Have you ever read one of those novels that makes you angry? I mean, angry in the sense of decrying the utter waste involved; the waste of a good idea at the hands of an inept author, the waste of a publisher’s time and effort in cultivating such a novel through to publication (to say nothing of the opportunity wasted by selecting this novel for publication instead of another), the waste of trees and fuel used to print the novel and cart it to bookstores, and last but not least, the waste of your time in reading a novel like Ravenous, by Ray Garton.
The sad part, I think, is the way the good idea at the core of the novel is utterly wasted. There is a good novel to be written with the idea of lycanthropy as a sexually-transmitted disease, and its spread through a small California town. The subtext of the hypocrisy and deceit involved in people’s sex lives, combined with the potent symbolism of the werewolf as the unrestrained id, has the potential to make for a good novel in the hands of a good author. But Garton can’t think of anything, anything at all interesting to do with the idea. His werewolves are mindless raping/killing machines, lumbering through the endlessly repetitive novel with as much interest as a boulder rolling down a hill. Anything that gets in their way is in trouble, characters either escape them or don’t, but they have no personality to speak of.
They share this trait, unfortunately, with the human characters in the novel, who seem to have one of three roles: 1) Get eaten, 2) become a werewolf, or 3) some combination of 1 & 2. The author is clearly trying to do a novel along the lines of “Salem’s Lot with werewolves” (and sadly, I suspect that was exactly what he sold to the publisher as his outline) but reading Ravenous illustrates why Stephen King is a multi-millionaire best-selling critically-acclaimed author, while Ray Garton will be forever trapped in mid-list horror potboiler hell: This shit be hard. Creating an interesting small town, investing its population with life and personality and conveying that to the reader, it’s not easy. It takes a lot of insight into human nature, and a genuine sympathy for the characters you’re writing about, even the unpleasant and unlikeable ones. As opposed to a mindset of, “‘Werewolves come into town and rape and kill everybody’ is about 64,991 words too short for a paperback novel. I need to pad this out a little.”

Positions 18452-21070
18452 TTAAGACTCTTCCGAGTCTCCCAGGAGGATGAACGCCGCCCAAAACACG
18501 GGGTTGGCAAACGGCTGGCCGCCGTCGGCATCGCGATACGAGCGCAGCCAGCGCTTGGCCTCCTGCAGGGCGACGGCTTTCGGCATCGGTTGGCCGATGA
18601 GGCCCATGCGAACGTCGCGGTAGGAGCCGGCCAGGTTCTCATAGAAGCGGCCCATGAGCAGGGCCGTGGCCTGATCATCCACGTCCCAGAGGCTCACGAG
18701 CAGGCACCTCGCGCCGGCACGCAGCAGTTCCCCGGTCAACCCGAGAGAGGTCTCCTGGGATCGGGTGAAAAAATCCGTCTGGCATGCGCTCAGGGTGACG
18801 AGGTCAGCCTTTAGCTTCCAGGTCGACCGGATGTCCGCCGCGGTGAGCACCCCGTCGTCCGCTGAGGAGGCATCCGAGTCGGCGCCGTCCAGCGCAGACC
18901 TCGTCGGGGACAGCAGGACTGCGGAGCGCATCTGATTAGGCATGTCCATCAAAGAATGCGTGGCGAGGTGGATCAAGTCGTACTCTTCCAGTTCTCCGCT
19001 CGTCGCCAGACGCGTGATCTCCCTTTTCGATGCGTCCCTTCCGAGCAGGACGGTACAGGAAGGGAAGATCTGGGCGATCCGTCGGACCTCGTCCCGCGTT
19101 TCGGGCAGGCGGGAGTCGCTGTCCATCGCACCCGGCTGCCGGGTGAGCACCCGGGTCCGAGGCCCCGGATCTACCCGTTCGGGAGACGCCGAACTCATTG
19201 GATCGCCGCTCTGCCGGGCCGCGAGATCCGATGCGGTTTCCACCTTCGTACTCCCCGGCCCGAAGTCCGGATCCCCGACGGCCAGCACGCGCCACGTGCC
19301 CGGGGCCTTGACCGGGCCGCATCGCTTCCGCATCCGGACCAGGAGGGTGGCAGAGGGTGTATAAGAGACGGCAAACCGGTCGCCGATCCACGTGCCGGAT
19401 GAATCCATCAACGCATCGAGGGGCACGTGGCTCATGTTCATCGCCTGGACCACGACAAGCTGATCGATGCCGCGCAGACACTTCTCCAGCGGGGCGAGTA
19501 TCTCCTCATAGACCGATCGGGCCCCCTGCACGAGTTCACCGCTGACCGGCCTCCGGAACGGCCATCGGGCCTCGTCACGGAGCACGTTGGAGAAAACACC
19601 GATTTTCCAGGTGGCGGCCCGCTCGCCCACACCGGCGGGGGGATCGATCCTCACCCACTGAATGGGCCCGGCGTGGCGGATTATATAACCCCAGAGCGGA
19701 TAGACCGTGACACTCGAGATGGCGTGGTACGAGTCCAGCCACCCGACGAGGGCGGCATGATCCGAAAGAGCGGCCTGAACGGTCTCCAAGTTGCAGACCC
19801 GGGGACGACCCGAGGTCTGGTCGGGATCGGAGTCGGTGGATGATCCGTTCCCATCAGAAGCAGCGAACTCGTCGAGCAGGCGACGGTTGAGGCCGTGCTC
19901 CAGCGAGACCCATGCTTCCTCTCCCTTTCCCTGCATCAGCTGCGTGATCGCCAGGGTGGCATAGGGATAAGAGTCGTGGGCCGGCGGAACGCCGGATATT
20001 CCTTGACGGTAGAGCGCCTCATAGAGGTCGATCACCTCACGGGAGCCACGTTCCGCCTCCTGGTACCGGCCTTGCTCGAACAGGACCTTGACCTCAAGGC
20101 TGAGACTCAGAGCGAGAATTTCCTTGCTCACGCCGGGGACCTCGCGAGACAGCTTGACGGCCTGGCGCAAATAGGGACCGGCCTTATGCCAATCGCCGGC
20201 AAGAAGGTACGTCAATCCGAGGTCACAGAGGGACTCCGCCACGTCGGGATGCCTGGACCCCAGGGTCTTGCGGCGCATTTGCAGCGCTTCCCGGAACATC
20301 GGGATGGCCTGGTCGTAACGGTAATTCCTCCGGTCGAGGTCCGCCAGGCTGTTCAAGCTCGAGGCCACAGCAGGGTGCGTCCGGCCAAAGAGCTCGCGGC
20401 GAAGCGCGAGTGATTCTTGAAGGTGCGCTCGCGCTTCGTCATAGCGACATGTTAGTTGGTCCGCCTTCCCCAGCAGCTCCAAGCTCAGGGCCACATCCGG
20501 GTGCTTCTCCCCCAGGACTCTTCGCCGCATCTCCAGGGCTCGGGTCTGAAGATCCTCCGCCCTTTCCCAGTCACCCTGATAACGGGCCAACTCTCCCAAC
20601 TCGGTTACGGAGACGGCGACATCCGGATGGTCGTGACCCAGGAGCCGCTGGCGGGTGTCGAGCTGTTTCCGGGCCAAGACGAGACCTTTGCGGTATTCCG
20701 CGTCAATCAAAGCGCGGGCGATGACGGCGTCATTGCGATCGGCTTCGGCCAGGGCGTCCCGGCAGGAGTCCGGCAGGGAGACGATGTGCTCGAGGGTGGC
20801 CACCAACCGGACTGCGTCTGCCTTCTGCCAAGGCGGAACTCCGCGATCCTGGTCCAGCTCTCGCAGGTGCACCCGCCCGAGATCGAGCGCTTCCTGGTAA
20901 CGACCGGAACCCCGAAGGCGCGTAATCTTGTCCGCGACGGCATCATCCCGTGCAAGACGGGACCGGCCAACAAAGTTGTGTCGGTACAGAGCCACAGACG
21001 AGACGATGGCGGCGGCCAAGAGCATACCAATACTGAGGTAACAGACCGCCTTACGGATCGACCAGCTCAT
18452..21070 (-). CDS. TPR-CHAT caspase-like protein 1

That’s really the worst thing about Garton’s characterization. As you might have noticed from my frequent use of the word “rape” in this review, there’s plenty of rape involved in the novel. I’d be tempted to call it misogynist, but I really believe that it’s more an example of the rote, stimulus/response approach to characterization in the book. Garton doesn’t have the skill, or more relevantly the energy to invest his werewolf chow with real personalities. So he relies on the short-hand manipulation of brutality; the character with an abusive husband has to be sympathetic, because she gets beat up. The husband, by contrast, has to be unsympathetic, because he’s a rapist. As far as Garton seems to be concerned, the question is settled; why bother giving them personalities after that? The world of Ravenous is divided up into victims and monsters, and that’s about as much effort as the author puts into it.
The novel does develop a bit of momentum around the middle, as the author finishes with the dull “slice of life” section and you begin to suspect that there might be a plot waiting in the wings, preparing to make its appearance, but ultimately this is a novel in which the red herring is the idea that something might happen other than the obvious. As you’re reading it, various ideas might occur to you for the direction the plot might take, but I guarantee you, you’re putting too much effort into it. Just think of the most predictable conclusion to a novel that’s nothing more than an exercise in pointless sadism, and you’ll have it right there.
Um, in case I’m not clear here, I’m not recommending the book.